1991, 56, 457-459.

Scheme 1 also illustrates the preparation of amines of formula V by Gabriel synthesis starting from halo-derivatives VI (for general references see Gibson et al. Angew.

Chem. 1968, 80, 986, Smith and March, ADVANCED ORGANIC CHEMISTRY: REACTIONS, MECHANISMS AND STRUCTURES, 5' Ed.; Wiley: New York, 2001 ; p 513, and references cited herein). For an improved Gabriel synthesis, see also Sheehan et al. J. Amer. Chem.

Soc. 1950,72, 2786-2788. In a typical procedure, bromide VI (X=Br) and potassium phthalimide in DMF are kept at room temperature or heated to 90 °C for 0.5 to 4 hours, and extracted in a solvent or precipitated by addition of water, and recrystallized. The phthalimide of formula VIII thus obtained is treated in methanol with an 85% aqueous solution of hydrazine hydrate for 15 min to one hour. Addition of water and removal of the methanol is followed by addition of HCI and heating under reflux for 1 hour, removal of crystalline phthalhydrazide by cooling to 0 °C, then workup of the amine V from the filtrate.

In an alternative procedure potassium phthalimide and potassium carbonate in the presence of catalytic amounts of benzyltriethylammonium chloride in acetone are refluxed for 40 min, then a representative bromide of formula VI (X=Br) is added dropwise for 4 hr at reflux. When the reaction is complete, the mixture is subjected to separation and purification by known methods, such as chromatography or recrystallization. As a reference see Sasse et al. J. Med. Chem. 2001, 44, 694-702 and Khan J. Org. Chem. 1996, 6l, 8063-8068. The reactions described above are all monitored by an analytical method such as HPLC, tlc or NMR. N-Alkylphthalimides of formula VIII are also prepared from an alcohol and phthalimide using Mitsunobu conditions (Mitsunobu et al. J. Amer. Chem. Soc.

1972, 94, 679-680). In a typical procedure, an alcohol of formula VI (X=OH) is treated with phthalimide in the presence of triphenylphosphine and diethyl azodicarboxylate (DEAD) in dry THF at 0 °C, then the mixture is stirred overnight at room temperature.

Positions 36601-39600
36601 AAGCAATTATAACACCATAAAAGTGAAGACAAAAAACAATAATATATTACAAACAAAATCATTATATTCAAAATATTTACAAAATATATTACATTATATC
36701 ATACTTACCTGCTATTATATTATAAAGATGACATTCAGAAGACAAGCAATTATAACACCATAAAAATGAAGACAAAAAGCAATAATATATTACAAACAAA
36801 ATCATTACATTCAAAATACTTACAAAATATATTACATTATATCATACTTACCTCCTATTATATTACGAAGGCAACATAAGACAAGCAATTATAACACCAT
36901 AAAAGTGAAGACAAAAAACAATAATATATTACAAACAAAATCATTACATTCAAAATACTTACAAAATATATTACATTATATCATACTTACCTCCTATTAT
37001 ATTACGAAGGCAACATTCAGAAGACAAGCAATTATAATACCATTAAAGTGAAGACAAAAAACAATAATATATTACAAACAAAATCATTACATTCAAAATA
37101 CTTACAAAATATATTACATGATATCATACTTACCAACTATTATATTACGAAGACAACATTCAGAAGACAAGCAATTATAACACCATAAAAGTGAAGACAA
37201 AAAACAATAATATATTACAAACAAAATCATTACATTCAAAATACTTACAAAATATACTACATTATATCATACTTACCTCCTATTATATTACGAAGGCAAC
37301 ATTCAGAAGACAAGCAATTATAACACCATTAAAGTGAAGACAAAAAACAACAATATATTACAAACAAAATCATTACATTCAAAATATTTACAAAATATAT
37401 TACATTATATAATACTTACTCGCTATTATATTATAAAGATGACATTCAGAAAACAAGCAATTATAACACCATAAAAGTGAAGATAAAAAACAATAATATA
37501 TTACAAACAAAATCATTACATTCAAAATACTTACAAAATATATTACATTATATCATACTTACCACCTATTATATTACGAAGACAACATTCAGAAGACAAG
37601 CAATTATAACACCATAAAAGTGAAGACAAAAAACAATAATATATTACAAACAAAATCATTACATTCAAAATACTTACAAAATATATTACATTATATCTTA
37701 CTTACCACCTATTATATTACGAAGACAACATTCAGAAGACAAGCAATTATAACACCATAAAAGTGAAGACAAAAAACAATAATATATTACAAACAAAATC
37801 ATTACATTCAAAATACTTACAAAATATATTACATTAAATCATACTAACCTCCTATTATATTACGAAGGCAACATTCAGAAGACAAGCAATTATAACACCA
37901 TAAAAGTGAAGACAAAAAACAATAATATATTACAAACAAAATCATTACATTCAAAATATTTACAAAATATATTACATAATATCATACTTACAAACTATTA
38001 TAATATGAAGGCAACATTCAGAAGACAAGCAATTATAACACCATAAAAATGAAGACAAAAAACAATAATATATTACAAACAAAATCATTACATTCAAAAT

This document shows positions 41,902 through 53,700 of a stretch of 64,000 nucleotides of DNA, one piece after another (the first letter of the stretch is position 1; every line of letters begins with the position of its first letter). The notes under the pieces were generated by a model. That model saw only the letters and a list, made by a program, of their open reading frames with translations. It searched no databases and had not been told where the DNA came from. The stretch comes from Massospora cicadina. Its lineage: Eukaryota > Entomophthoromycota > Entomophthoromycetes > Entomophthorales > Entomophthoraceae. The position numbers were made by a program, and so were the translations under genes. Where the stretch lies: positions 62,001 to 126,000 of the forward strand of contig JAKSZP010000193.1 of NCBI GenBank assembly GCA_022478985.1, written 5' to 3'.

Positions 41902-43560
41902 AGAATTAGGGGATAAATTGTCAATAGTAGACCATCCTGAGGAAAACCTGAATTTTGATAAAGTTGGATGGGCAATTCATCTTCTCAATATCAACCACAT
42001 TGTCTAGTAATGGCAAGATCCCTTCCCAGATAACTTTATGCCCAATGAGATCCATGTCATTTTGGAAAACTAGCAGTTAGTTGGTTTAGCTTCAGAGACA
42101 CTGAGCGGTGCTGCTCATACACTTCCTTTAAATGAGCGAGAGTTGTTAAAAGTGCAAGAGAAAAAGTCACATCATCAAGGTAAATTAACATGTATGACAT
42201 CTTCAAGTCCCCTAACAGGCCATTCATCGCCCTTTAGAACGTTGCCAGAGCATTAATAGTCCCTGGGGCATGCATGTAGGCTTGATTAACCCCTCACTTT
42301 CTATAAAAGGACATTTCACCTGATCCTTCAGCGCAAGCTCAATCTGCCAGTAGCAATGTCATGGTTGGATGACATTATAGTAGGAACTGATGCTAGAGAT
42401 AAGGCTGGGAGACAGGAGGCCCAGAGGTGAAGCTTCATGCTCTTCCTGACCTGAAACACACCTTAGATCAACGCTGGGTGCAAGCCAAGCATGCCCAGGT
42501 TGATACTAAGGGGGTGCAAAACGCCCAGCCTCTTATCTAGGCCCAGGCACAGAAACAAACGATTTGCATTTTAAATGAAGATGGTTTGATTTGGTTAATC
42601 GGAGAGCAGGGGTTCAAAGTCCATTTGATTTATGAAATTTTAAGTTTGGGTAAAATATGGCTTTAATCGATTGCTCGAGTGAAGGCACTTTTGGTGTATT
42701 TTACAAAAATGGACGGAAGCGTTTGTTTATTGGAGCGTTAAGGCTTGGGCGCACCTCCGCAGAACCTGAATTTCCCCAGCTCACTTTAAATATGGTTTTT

After evaporation of the solvent, the phthalimide is separated and purified in the usual manner. Subsequently, the phthalimide in ethanol is treated with hydrazine hydrate at reflux for 15 min, then the suspension is cooled, acidified and filtered. The amine of formula V is recovered from the filtrate either as a hydrochloride salt or as a free base by usual separation methods.

Scheme 2 Amines V are also prepared fromp-toluenesulfonic acid esters of formula IX, as illustrated in Scheme 2. Esters IX can be obtained by various means, including treating the corresponding alcohols withp-toluenesulfonyl chloride as described in International Patent Application No. 01/31873 to Dasseux, et al. and by other methods well-known in the field (for a review, see Sandler and Karo, Organic Functional Group Preparations, 2d ed., vol. 3, Academic Press: New York, 1989, pp. 129-151), or via commercial sources (e. g, Aldrich Chemical Co. , Milwaukee, Wisconsin). Derivatives of formula IX afford amines V when subsequently treated with lithium bisarylsulfenimide (PhS) 2NLi in THF, and aqueous HCl in diethyl ether, as described in Mukaiyama et al. Bull. Soc. Chem, Jpn. 1971, 44, 2797- 2800.

Scheme 3 Scheme 3 illustrates the synthesis of isocyanates X via treatment of the corresponding amines V with phosgene or a phosgene substitute, such as trichloromethyl chloroformate, as shown in Scheme 3. Syntheses of isocyanates from amines V and phosgene and other phosgene substitutes are well-known and have been described in detail in the literature (for general references see Ozaki et al. Chem. Rev. 1972, 72,457, Findeisen et aL in Houben-Weyl, Methoden der Organische Chemie, 4th Ed. , Georg Thieme Verlag Stuttgart 1952, vol. 4, p. 738, Smith and March, ADVANCED ORGANIC CHEMISTRY: REACTIONS, MECHANISMS AND STRUCTURES, 5h Ed.; Wiley: New York, 2001; p 507, and references cited herein). In a typical procedure, the amine of formula V in a solvent such as dichloromethane, chloroform, dichloroethane, preferably dichloromethane, is treated with phosgene or a phosgene substitute at temperatures from-40 °C to ambient until disappearance of, or no more change in the starting material is observed by an analytical method such as but not limited to HPLC or tlc. The isocyanate is subsequently isolated and purified by usual chromatographic methods or recrystallization. In an alternative procedure trichloromethyl chloroformate and a catalytic amount of activated charcoal in dry ethyl acetate is added rapidly to amine V hydrochloride as a solid or to the free amine V in dry